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Re: DeviceState definition

From: Peter Maydell
Subject: Re: DeviceState definition
Date: Wed, 1 Dec 2021 10:25:24 +0000

On Tue, 30 Nov 2021 at 22:53, abhijeet inamdar
<abhijeetinamdar3005@gmail.com> wrote:
> What difference does it make to define:
> DeviceState *nvic;
> nvic = qdev_create(NULL, TYPE_ARMV7M);

This creates a new device in freshly allocated memory,
both initializing and realizing it, and returns a pointer
to that newly created device.

> vs
> DeviceState *armv7m;
> armv7m = DEVICE(&s->armv7m);

This is not creating anything. It's just a cast -- it
is exactly like "armv7m = (DeviceState*)(&s->armv7m);"
except that it does a runtime typecheck that the pointer really
is pointing to an initialized object of the right type.
Unless the field s->armv7m has been previously correctly
initialized, the typechecked cast will assert at runtime.

> Can you please explain me because I'm confused between two machines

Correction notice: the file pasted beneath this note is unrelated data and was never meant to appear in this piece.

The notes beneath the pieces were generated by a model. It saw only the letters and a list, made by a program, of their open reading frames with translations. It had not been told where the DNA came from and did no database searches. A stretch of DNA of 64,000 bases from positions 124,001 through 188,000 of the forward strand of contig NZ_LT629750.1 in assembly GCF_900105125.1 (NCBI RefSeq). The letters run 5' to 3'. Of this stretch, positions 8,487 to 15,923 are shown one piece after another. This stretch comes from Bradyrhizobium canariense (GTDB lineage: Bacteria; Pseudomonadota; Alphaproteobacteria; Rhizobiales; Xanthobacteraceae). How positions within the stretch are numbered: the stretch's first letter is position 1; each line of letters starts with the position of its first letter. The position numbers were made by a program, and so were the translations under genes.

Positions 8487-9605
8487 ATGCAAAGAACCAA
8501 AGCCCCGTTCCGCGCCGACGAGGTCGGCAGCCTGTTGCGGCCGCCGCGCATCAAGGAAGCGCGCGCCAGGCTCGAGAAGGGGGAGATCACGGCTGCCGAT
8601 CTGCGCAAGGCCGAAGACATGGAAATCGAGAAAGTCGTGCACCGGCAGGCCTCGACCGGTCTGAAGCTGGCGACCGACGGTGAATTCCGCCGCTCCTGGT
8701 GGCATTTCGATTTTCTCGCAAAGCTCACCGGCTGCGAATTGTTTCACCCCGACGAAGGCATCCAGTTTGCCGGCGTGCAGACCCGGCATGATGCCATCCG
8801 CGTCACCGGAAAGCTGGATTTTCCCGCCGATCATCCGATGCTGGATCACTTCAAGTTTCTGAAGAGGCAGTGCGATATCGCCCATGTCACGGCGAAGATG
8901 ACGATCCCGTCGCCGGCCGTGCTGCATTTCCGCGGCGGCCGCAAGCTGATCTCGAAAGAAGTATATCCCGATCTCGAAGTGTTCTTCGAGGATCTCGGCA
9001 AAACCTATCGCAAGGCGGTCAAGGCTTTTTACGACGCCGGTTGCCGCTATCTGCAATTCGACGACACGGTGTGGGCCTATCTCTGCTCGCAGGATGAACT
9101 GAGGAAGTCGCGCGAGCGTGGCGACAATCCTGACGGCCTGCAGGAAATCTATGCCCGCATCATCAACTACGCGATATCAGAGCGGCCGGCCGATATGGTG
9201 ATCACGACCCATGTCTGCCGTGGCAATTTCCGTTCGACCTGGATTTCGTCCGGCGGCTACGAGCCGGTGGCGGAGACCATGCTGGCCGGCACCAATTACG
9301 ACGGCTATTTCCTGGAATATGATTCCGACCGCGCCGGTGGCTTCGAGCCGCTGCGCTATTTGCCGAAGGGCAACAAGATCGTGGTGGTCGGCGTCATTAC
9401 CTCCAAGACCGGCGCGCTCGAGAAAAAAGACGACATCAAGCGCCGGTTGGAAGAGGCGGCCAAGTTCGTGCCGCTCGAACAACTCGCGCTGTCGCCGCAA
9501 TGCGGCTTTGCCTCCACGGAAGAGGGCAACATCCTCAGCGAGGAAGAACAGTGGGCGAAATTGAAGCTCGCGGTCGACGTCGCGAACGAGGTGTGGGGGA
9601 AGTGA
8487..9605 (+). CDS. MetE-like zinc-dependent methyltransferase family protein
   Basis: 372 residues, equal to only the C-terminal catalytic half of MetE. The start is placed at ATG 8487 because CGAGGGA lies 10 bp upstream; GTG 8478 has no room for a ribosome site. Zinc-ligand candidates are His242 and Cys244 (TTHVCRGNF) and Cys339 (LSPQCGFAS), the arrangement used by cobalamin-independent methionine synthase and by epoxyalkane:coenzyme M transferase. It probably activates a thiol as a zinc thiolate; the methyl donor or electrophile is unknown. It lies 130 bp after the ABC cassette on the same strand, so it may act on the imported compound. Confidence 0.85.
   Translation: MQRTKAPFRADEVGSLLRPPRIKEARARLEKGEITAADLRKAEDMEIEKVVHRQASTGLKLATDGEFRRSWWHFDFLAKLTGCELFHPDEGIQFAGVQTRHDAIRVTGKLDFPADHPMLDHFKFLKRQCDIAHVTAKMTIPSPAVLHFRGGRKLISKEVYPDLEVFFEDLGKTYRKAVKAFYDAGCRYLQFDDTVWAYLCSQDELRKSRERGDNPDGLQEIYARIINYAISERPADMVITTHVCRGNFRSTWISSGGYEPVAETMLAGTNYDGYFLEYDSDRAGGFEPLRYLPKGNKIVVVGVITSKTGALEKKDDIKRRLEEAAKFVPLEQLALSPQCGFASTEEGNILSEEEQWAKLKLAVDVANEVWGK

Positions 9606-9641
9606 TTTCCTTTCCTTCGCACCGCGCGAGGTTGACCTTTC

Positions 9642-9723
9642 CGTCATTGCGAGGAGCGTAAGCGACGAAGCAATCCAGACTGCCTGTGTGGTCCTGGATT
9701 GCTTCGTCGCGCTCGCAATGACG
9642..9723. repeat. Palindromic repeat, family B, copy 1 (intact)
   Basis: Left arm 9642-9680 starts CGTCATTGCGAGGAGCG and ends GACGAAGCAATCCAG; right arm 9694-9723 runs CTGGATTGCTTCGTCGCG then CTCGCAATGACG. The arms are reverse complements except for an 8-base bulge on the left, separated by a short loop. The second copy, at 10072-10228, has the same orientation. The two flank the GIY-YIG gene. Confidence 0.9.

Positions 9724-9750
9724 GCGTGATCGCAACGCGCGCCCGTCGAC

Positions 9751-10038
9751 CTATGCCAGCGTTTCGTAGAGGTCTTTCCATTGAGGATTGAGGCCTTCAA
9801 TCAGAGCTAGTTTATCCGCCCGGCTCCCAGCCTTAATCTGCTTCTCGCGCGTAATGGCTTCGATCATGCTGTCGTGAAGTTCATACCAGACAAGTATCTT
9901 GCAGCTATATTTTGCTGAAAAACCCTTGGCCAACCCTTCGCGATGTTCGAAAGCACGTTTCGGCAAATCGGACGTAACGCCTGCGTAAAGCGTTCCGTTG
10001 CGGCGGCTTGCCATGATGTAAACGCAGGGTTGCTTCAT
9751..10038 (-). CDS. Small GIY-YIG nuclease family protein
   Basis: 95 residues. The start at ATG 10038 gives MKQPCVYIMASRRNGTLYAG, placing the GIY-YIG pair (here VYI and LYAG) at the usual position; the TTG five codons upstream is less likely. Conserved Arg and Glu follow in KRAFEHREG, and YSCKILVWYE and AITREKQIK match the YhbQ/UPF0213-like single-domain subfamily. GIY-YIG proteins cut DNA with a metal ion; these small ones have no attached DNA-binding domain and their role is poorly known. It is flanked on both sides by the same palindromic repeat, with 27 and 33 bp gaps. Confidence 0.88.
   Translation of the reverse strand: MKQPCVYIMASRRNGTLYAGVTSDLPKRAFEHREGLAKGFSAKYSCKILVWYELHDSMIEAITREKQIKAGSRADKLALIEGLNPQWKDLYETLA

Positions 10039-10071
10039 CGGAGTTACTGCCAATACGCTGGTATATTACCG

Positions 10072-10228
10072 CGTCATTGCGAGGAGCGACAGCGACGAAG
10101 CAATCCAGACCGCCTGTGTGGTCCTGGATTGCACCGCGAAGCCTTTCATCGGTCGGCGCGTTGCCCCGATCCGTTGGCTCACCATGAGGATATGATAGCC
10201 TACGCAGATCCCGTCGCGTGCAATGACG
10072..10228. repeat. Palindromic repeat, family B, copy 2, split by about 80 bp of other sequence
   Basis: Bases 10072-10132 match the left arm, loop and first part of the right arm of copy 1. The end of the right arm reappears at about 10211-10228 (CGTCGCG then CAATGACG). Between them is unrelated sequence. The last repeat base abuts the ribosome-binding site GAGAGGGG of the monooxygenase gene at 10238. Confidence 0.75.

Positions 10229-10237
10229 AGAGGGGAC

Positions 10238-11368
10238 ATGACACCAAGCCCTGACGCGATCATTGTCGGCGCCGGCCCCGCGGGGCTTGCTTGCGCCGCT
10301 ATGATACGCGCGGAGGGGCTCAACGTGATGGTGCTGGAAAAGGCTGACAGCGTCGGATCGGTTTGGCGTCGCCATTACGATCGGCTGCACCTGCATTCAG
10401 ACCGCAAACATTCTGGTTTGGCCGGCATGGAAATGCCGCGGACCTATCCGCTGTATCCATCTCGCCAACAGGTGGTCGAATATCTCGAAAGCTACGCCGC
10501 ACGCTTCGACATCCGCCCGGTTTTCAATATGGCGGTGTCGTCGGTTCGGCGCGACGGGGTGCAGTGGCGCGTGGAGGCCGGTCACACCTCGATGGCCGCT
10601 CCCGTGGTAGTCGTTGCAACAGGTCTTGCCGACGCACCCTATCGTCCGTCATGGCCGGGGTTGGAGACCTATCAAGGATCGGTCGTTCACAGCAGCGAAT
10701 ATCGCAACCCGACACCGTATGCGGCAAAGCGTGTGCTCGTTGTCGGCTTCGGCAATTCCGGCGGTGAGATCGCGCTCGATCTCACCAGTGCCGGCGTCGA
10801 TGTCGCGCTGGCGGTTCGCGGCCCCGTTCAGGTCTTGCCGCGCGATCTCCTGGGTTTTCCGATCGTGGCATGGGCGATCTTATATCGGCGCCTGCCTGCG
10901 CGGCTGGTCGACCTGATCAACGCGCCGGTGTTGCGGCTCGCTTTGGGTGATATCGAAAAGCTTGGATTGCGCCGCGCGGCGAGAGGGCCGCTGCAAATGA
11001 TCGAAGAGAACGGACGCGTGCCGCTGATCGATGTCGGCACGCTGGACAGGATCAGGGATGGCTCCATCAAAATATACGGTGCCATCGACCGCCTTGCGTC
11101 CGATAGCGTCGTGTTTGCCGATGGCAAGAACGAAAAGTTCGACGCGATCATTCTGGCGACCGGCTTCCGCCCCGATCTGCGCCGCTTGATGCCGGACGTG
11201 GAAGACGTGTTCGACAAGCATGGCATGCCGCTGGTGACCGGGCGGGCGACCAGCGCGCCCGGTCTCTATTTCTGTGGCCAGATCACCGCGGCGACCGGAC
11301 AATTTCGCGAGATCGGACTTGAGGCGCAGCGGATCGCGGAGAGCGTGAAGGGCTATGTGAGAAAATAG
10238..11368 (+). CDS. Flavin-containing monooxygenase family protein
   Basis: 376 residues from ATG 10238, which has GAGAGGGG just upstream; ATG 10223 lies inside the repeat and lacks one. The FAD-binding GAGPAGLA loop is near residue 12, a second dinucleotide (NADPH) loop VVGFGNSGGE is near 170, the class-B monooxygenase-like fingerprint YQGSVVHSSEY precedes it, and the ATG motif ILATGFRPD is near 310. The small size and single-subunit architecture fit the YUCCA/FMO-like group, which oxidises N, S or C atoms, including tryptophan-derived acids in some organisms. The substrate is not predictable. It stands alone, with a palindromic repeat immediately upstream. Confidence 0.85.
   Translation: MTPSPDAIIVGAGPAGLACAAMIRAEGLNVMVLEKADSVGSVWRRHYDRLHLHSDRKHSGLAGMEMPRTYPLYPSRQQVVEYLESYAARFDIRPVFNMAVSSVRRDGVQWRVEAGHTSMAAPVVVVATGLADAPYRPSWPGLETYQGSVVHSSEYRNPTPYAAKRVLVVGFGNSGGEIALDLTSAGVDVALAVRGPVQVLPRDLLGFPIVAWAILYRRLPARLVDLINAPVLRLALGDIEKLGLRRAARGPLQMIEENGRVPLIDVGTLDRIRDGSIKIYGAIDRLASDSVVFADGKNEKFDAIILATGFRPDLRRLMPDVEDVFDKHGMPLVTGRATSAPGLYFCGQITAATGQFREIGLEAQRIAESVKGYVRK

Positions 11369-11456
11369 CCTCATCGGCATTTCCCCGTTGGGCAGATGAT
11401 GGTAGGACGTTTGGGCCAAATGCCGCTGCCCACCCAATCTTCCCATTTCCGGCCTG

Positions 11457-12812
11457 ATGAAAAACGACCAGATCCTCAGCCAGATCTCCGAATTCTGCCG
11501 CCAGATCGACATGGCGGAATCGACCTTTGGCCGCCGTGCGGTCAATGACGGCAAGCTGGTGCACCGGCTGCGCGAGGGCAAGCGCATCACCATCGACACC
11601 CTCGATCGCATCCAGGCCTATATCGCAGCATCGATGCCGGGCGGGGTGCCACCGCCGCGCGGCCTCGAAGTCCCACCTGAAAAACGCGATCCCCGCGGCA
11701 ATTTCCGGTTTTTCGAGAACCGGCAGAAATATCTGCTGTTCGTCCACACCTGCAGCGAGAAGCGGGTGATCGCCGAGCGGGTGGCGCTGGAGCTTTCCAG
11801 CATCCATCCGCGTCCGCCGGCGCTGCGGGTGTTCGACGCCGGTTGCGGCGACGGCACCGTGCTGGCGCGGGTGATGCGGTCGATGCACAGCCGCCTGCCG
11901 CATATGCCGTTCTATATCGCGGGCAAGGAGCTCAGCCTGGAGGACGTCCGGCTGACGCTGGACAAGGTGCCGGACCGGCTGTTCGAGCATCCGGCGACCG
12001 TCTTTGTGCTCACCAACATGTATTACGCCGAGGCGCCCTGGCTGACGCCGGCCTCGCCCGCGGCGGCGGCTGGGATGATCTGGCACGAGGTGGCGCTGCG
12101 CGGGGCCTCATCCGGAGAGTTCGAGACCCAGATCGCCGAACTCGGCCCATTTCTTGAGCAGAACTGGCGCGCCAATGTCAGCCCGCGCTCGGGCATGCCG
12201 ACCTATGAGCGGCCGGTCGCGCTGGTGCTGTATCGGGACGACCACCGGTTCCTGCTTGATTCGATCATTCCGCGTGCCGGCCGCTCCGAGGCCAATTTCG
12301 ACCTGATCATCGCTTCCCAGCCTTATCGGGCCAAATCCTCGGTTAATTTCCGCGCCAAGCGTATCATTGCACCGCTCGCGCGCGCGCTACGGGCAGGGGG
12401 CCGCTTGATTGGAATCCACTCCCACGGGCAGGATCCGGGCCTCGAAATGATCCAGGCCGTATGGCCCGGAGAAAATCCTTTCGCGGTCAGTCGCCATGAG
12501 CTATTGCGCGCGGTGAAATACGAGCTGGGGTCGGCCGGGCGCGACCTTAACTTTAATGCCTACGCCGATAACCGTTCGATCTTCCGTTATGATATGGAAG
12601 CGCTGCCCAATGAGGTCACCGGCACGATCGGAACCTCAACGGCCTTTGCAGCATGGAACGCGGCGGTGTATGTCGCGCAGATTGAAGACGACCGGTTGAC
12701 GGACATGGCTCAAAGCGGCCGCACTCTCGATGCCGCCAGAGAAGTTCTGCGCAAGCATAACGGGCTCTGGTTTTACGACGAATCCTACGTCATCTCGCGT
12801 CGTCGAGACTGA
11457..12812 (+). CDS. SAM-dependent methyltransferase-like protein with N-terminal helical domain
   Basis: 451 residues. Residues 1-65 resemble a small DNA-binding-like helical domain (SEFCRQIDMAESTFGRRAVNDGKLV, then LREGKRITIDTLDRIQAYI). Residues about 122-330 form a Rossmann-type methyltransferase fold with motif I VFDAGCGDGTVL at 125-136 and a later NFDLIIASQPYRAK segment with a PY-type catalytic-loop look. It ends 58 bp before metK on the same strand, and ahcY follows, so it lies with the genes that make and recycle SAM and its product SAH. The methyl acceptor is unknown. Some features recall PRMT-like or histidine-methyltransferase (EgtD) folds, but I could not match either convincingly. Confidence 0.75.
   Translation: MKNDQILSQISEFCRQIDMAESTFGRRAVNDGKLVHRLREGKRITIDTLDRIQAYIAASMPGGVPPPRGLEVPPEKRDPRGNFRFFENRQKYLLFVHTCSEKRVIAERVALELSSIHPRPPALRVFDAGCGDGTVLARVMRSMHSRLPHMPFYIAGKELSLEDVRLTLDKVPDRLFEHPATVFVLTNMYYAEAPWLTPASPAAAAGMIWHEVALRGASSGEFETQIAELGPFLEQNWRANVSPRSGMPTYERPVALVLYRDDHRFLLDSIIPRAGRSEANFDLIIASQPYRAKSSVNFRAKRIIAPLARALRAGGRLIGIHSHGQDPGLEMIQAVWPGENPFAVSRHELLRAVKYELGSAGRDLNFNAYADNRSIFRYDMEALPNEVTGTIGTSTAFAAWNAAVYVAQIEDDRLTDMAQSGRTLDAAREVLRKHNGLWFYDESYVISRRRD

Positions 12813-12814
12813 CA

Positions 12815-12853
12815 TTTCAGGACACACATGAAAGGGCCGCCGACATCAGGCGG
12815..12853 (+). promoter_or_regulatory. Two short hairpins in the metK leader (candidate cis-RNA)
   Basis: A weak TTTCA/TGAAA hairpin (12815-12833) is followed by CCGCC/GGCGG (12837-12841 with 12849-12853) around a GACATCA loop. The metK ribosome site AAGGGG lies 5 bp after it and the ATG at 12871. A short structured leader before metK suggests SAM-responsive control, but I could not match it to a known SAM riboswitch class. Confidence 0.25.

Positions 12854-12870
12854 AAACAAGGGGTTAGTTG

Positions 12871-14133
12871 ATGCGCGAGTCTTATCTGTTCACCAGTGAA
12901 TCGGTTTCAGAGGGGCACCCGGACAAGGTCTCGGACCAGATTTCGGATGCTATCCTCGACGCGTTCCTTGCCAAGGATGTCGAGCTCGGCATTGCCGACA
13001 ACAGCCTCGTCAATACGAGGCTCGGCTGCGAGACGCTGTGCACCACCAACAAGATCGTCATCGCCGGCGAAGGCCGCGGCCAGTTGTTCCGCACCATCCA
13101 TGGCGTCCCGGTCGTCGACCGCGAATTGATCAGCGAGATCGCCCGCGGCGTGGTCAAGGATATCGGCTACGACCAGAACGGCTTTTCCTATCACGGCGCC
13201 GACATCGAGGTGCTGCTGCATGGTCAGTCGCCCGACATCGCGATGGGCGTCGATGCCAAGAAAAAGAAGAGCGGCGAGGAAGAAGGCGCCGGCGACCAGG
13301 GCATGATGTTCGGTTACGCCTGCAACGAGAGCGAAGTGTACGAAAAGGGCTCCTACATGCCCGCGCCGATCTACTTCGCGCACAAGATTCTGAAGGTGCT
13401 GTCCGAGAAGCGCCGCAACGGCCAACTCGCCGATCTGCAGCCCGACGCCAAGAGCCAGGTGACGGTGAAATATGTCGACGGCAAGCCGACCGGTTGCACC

> which I want to adapt for my custom machine which is based on
> Cortex-M3.

I think what you're looking at is that there are two ways
of creating devices:
 * call functions that allocate memory, initialize a device
   in that memory, and return you a pointer; your device
   or machine state struct has fields which are "Foo *foo".
 * use "in-place" initialization, where the device or machine
   state struct has fields which are "Foo foo", and then
   you call functions which initialize that field.

Mostly new QEMU code uses the second strategy, but there's
still a fair bit of code that does the first. You should
prefer the second, I think.

-- PMM

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